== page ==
Russia Says UN Resolution on Syria Risks Civil War
January 31, 2012
Russia is warning that a Western and Arab effort to push the U.N. Security Council into adopting a resolution on Syria will put that nation on a path to civil war.
Russian Deputy Foreign Minister Gennady Gatilov said Tuesday the Western and Arab-backed draft resolution will not achieve a compromise in the 10-month long rebellion against Syrian President Bashar al-Assad's 11-year autocratic rule.
Syrian opposition activists said government troops were consolidating control over eastern suburbs of Damascus Tuesday after several days of heavy fighting with rebels who briefly seized the communities just several kilometers from Assad's seat of power.
The activists said Monday's fighting between pro-Assad forces and the loosely-organized rebels in the Damascus suburbs and the central province of Homs killed about 100 people, many of them civilians. It was not possible to confirm the casualties independently because Syria bars foreign media from operating freely in the country.
The Moroccan-sponsored draft resolution is expected to be formally presented to the Security Council later Tuesday. Key supporters of the draft are due to appear at the session, including Arab League chief Nabil Elaraby, Qatar's prime minister, U.S. Secretary of State Hillary Clinton and her counterparts from Britain and France.
A Look at the Arab League
The League of Arab States, or Arab League, is an association of 22 Arab states, based in Cairo. It was founded on March 22, 1945 in Cairo, with the aim of strengthening the relationships between member states through political, cultural and economic cooperation. The first six members of the organization were Egypt, Iraq, Transjordan (later renamed Jordan), Lebanon, Saudi Arabia and Syria. Yemen joined a few months later. Nabil Elaraby was elected secretary-general of the Arab League in May 2011. Syria's membership was suspended in November 2011, following bloodshed caused by brutal government crackdowns on pro-democracy protests. On Jan. 22, 2012, the Arab League proposed to Syria that President Bashar al-Assad should transfer power to a deputy and form a national unity government within two months. The plan was rejected by Syria.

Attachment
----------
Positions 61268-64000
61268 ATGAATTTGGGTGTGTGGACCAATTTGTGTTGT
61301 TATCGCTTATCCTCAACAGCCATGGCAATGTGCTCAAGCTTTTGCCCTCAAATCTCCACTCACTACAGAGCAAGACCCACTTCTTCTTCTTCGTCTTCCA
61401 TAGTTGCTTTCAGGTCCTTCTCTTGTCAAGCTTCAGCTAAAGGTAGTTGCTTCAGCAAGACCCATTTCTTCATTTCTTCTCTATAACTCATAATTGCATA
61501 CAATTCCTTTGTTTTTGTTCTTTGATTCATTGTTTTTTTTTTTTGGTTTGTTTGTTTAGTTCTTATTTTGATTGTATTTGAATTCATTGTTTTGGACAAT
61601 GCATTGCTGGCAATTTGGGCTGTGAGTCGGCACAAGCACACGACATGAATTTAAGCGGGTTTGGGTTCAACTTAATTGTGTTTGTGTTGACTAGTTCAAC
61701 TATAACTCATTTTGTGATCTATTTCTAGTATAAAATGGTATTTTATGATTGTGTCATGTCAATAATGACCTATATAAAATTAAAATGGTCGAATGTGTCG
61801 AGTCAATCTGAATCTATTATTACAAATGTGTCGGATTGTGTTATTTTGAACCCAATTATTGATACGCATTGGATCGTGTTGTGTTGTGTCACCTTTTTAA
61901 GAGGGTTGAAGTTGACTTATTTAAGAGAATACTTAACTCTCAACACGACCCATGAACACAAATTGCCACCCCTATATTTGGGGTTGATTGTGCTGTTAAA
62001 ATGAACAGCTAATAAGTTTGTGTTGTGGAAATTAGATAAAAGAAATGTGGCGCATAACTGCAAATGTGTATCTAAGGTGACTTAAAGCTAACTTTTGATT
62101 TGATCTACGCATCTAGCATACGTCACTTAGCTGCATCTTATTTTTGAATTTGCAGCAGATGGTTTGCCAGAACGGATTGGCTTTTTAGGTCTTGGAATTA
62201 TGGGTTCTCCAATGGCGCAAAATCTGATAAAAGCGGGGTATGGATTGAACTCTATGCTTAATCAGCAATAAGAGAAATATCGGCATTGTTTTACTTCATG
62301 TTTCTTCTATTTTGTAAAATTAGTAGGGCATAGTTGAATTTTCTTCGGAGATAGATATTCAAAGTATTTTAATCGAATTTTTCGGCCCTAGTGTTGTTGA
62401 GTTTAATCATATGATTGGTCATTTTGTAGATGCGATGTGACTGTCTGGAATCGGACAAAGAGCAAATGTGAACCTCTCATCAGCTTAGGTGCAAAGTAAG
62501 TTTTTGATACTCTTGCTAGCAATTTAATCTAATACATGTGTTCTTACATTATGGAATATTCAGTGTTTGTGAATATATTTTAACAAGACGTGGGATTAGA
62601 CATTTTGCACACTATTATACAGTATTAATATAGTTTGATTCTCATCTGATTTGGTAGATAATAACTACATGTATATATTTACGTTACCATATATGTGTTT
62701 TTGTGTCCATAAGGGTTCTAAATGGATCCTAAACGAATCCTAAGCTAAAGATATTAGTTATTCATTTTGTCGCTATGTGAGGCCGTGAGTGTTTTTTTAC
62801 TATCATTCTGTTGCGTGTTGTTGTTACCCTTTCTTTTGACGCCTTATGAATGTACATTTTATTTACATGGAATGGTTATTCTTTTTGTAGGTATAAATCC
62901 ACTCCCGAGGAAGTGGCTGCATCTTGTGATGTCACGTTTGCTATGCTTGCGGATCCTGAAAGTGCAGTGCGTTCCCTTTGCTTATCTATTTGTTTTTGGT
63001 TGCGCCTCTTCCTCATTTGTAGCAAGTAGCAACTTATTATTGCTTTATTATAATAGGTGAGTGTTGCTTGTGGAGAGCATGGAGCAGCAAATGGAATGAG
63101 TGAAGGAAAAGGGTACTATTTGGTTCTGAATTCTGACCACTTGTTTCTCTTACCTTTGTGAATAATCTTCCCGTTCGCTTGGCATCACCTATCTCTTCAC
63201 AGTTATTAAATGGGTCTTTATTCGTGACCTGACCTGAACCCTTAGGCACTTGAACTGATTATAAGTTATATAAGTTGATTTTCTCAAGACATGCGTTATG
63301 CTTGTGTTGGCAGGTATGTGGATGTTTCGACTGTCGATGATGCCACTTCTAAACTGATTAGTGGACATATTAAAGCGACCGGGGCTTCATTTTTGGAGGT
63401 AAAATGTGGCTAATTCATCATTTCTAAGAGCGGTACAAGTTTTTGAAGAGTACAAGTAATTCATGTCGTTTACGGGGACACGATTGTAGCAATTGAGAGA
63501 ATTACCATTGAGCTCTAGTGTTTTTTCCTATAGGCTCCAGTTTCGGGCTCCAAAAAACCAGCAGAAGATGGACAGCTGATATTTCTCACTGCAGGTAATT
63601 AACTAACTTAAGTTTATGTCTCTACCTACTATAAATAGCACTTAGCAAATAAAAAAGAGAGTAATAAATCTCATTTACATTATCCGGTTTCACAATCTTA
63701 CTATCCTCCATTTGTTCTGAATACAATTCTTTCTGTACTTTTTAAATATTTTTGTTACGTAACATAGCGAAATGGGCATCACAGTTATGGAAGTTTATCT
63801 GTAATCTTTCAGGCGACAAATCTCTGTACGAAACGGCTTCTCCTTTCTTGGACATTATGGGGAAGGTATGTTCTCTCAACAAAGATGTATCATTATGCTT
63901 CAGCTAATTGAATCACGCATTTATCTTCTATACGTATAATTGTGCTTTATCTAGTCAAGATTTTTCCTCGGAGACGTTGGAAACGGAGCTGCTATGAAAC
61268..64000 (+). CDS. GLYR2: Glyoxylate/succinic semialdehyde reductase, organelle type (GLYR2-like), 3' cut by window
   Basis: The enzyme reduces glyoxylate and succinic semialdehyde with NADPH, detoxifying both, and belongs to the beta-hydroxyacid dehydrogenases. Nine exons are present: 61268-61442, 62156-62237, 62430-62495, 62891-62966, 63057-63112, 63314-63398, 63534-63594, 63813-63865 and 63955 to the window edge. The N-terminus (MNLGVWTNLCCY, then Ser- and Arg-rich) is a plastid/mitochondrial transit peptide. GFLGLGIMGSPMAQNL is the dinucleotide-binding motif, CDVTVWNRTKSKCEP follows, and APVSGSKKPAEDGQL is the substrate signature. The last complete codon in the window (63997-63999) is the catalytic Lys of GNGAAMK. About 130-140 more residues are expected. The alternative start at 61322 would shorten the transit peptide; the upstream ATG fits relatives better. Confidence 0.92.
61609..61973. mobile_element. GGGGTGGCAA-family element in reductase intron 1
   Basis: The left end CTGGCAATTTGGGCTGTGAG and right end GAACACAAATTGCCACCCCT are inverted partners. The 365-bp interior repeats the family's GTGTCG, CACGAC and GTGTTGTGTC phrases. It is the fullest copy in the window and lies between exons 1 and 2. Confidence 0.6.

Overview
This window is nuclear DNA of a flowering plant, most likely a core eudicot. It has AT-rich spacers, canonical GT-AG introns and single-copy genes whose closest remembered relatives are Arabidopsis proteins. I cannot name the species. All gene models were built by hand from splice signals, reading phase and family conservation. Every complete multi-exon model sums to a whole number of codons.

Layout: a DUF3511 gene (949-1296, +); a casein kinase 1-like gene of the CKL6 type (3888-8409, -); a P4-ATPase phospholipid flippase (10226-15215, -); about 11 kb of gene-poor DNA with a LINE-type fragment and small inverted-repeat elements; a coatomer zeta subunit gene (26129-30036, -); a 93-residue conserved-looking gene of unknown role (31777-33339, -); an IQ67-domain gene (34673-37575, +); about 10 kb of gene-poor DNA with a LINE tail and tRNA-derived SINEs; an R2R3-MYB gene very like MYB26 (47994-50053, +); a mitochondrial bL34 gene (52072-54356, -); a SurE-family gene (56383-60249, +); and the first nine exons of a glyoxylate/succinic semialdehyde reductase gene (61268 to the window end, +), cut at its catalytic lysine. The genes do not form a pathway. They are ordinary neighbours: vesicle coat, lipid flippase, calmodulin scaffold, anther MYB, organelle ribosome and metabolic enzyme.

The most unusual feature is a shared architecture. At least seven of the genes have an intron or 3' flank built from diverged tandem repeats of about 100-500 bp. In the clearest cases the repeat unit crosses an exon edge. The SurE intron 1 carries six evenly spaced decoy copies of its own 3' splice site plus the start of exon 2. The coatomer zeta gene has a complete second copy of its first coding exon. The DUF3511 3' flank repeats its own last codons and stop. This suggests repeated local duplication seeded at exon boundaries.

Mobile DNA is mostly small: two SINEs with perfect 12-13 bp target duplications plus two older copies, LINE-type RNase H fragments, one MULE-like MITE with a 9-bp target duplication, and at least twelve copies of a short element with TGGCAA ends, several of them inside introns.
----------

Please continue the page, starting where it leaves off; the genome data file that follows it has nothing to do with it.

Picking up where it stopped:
Western news agencies that obtained copies of the document say it endorses an Arab League plan requiring Syrian President Assad to transfer power to a deputy and form a unity government to prepare for elections under international supervision. They say the draft also warns of unspecified further measures if Syria does not comply. The Assad government already has rejected the plan as a violation of its sovereignty.
Russia has vowed to oppose any Security Council measure that it believes could give Western powers a pretext for military action against the Assad government. Syria is a long-time Russian military ally that provides Moscow with a naval base on the Mediterranean coast and frequently buys Russian military supplies.
U.N. Secretary-General Ban Ki-moon said Tuesday he hopes the Security Council will act in a coherent manner that reflects the wishes of the international community for an end to Syria's unrest. He was speaking on a visit to the Jordanian capital Amman.
The Syrian government accuses armed terrorists of driving the anti-Assad revolt and killing 2,000 security personnel. The United Nations estimated the death toll from the unrest at 5,400 earlier this month, before it stopped updating the figure because of difficulties in obtaining information.
Some information for this report was provided by AP, AFP and Reuters.
|Join the GlobalSecurity.org mailing list|